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The Church of Gentle Luxury

I’m sitting with Grace by the window in a treasure trove of sunlight and clouds–of white fur and pleather cubes, and a sapphire velvet chaise lounge draped with blue-flowered and animal-printed pillows and throws. Joni is spilling over both of us and I’m trying to figure out which of us—me, Grace, maybe even Joni–fashioned this little alcove. The question fills me with more pleasure than the morning already has. Which is a lot, actually.

It sounds ridiculous, suggesting my cat arranged fabrics and furniture to create this robin’s egg dreamscape by the window. Can’t you see her dragging everything in her cunning little teeth? But if she didn’t actively arrange this child’s dream turned inside out, she certainly inspired it with her perfectly composed paws, her caramel stripes and gleaming eyes. With how she absorbs and exudes beauty.

God I love her. I have zero idea how I’d do intuition work or anything else without her practicalmagic, anything without her reikitty paws-on healing.
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Through the Past But Never Over It

This is my mother in 1967. She was 24, which means she had just changed her name from Mary Susan to Sari Musan (true) and married my father the year before.

As a child I thought of my mother as a redwood oak. Six foot tall in stocking-feet, she loomed over everyone else, even my father, who ogled her like the cat who ate the canary even when she was covered in sweat from doing Jane Fonda. Especially, come to think of it, when she was serving him matzo brei. With her blue-gold eyes and curving mouth and cheekbones, I guess I knew she was beautiful. But mostly I read her frustration–stuck in the suburbs, stuck with two screaming brats, stuck in compromises that whisked her away from a city career as an art designer, barely making ends meet but having so much more fun.

My father would tell me, “You’ll never be as beautiful as your mother” while she’d look away demurely, and even when I was small I’d think, What a fucked-up thing to say. But today I was nosing around the recently refinished basement of my apartment building and stumbled upon a box containing old letters and photos from my teens. There gleamed my twentysomething mother in a repose I’d long forgotten–lowered lids, pursed lips, goddess dress and tresses flowing. Venus in your bloodline: That’s something all right.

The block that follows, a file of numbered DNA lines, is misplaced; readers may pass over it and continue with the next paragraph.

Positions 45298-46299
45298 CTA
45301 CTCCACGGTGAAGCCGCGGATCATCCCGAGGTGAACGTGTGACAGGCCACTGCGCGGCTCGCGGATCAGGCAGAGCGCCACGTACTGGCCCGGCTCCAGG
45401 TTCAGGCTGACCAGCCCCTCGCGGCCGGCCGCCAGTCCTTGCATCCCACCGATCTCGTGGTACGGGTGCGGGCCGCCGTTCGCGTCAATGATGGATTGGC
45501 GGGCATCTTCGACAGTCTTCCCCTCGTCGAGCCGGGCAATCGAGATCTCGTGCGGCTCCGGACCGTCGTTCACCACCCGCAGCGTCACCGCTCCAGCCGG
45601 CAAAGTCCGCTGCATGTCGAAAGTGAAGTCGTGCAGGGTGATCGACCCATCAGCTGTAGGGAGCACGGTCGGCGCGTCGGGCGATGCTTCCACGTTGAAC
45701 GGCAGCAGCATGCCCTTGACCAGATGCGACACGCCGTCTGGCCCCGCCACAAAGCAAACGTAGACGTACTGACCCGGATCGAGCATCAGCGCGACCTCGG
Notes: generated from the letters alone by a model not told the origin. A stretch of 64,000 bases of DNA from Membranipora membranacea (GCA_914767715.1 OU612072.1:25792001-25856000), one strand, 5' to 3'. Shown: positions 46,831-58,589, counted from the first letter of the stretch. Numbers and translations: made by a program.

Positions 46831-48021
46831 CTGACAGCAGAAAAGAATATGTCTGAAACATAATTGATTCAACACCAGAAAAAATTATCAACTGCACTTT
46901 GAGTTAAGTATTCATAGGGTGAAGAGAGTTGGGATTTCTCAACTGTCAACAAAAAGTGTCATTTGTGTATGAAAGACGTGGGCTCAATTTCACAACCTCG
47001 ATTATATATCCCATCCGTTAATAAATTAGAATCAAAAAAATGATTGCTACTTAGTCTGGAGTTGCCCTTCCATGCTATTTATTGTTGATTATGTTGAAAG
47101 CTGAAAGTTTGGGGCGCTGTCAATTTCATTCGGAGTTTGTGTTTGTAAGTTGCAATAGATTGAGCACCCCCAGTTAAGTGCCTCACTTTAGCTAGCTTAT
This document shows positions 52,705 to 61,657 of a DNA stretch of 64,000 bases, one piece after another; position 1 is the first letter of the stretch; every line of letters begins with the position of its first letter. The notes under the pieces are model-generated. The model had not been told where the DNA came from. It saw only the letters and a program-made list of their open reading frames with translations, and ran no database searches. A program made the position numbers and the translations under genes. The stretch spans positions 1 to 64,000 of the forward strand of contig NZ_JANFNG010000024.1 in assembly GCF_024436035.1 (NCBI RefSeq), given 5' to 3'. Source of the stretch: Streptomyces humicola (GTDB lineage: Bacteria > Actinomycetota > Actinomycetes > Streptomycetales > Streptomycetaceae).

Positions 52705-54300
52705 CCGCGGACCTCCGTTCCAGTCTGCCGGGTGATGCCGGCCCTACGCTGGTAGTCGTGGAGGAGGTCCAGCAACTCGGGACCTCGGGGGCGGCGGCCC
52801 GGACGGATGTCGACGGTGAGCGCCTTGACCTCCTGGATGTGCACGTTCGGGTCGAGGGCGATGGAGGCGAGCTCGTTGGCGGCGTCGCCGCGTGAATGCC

I find it no coincidence I excavated this image right before revising my book.

Kettle Porn, Kettle Corn

As a Jewish witch, I don’t get that worked up about the gift-giving aspect of the challahdaze, as I like to call the winter holidays while rolling great buckets of phlegm from the back of my throat. (Take that, GOP!) Oh, I like the lights, the pine trees, the pageantry. I especially like all the unchecked love. But mostly I view this season as yet another effort of the Church and capitalistic structures to rain–er, snow–on pagan parades since the real star of December is the winter solstice.

If you consider the true messages of Jesus, who reportedly was born in the spring and of whom I am a lifelong fan, they have nothing to do with cumpulsory gift-giving. In fact, if you parse out his words, it’s clear the dude was an anti-materialist. A freaking socialist, really.

So I receive very few presents, which is fine because I give very few presents. Instead, I use this time of year as an opportunity to buy myself one item that I really need–something practical and well-crafted–because it makes me feel so very Laura Ingalls Wilder. (Oranges from Pa in the stocking, anyone?) Which is all to say: Meet my new beautiful tea kettle (left), the replacement of the Le Creuset I bought at the beginning of this tired teen decade (right).

Ain’t time tough?

"All, everything I understand, I understand only because I love."
― Leo Tolstoy